4. Pressure or not compensating drippers and water flowing downhill. Pressure compensating drippers work by ensuring variances in pressure do not affect water output. Meaning if my hose psi constantly changes or experienced spikes it won’t flood that plant or under deliver in the opposite case.

My plants are on a slight slope. This was accounted for and the slight change in elevation wouldnt matter enough to make a difference in output with non pressure compensating drippers…unless…theyre…clogged :frowning:

As gravity provides water pressure the greater difference in elevation…it screwed me!
Imagine an IBC tote at the top of the hill with a hose supplying water downhill. This is my setup.
As the emitters near the IBC tote began to get clogged the non pressure compensating drippers stopped working efficiently.

Because fluids go to the path of least resistance, like, you know, downhil… tThis he emitters were never purged of their clog…however, my very last plant at the bottom of the hill had no clogs. Why? Pressure drop up top due to clogs equals pressure increase downhill which actually causes a purging situation to small particles and mineral buildup in the drip line.
So overtime all emitters uphill became more clogged due to continuing pressure drop making one downhill the only reliable emitter.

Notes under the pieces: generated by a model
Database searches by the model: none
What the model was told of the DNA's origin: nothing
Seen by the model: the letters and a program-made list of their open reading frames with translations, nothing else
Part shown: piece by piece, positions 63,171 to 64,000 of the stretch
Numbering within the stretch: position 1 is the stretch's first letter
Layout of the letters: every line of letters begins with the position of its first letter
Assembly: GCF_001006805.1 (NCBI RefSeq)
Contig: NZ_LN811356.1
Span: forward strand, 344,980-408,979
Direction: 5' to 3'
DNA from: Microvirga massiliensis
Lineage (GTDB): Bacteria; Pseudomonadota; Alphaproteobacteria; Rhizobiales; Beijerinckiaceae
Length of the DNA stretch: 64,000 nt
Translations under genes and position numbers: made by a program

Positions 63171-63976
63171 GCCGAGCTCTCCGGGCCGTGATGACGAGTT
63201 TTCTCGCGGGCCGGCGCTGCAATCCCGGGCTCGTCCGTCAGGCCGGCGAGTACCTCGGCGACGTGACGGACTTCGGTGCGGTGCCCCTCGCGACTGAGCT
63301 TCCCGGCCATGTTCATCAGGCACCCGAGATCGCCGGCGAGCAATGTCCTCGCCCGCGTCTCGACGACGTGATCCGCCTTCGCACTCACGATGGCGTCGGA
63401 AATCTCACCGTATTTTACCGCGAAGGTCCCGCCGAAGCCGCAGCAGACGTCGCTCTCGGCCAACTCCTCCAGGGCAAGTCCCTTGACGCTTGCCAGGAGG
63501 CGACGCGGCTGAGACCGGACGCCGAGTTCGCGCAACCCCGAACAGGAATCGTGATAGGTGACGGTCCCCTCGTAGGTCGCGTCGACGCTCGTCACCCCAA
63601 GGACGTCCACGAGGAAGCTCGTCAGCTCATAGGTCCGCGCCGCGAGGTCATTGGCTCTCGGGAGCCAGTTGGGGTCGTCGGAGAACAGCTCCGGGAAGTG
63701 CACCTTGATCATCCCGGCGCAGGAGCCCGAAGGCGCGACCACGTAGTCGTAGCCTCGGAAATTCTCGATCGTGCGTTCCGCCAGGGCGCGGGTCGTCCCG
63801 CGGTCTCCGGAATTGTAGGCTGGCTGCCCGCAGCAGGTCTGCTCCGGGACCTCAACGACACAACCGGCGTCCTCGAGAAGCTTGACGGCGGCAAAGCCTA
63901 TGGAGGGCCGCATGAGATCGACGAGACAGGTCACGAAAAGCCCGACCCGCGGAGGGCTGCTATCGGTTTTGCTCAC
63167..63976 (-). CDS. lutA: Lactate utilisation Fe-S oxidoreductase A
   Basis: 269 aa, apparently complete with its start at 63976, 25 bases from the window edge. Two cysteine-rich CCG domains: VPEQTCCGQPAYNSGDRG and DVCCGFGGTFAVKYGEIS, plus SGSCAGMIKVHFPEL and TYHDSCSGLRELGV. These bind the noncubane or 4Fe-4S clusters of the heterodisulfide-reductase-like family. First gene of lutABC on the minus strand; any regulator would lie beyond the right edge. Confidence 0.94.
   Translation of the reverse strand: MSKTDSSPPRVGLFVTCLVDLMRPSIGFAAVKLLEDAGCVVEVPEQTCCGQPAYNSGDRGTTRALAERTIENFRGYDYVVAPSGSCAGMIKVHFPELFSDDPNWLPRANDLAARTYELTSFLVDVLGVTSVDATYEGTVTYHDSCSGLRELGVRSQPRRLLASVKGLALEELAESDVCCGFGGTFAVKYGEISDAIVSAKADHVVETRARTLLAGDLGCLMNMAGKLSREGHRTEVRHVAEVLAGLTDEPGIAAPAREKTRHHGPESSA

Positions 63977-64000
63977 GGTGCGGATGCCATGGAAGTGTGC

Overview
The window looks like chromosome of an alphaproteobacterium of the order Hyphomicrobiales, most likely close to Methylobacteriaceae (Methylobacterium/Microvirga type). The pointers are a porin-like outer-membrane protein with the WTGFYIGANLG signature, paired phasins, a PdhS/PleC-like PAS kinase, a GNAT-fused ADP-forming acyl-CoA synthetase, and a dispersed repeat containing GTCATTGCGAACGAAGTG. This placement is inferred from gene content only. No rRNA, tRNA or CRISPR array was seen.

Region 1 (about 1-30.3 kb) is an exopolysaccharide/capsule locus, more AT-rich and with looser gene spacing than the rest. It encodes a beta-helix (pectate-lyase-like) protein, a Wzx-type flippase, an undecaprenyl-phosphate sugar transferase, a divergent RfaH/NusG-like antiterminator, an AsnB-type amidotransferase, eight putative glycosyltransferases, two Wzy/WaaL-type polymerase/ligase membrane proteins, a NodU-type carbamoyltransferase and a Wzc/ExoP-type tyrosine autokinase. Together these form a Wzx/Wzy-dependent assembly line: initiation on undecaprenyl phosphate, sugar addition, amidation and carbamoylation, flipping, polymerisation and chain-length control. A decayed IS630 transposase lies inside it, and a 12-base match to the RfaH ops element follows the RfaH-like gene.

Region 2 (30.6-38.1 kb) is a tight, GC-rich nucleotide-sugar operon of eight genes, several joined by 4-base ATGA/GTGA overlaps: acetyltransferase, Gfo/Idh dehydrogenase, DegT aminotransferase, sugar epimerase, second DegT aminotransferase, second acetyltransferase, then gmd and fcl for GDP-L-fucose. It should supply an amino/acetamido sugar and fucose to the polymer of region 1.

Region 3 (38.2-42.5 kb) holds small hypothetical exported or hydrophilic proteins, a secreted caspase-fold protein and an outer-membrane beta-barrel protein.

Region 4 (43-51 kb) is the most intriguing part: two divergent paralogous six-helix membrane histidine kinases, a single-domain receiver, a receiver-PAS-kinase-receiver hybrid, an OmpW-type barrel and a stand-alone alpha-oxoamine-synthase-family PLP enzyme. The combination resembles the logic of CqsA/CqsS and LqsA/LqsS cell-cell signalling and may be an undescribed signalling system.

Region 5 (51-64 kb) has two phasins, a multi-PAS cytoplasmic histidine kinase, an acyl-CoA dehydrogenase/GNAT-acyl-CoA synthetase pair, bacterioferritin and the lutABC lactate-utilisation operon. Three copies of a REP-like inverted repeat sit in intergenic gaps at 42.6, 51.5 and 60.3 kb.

Here is the data for soil moisture levels on all six remaining plants. The 2 letters are strain and number range is moisture on top layer and moisture 6 inches down. Scale is from.0 to 10 with 100 being a cup of liquid water.

FG 2.6 to 5.5 Lowest elevation
GP1 1.8 to 2.8
GP2 2.5 to 3.5 Second lowest elevation (slopes wobbly)
GP3 0 to 1.5
GP4 DEAD RIP 8/25
GP5 0 to 1.2
GB - 0 to 0 ! DRY Highest elevation

As you can see the highest elevation point is dry and lowest soaked. Drippers up top completely clogged with reduction in clogs as go down the line.

Ugh…
The last issue was my “helper” spent like 30seconds tilling per hole. I mixed by hand the first hole on lowest end and insisted on a refill up top. Guess which plants biggest? The hole I hand mixed. The next biggest? The one I insisted on re tilling. The third? The hole he did first before he got tired.
Why do I think this matters? I put an amazing and of work into soil composition which ended up not doing much because it wasnt even mixed. I put my hand down into a couple holes and get straight sand for six inches. Without the adequate soil composition the plants had zero chance at holding water and retaining it in the event of a disaster.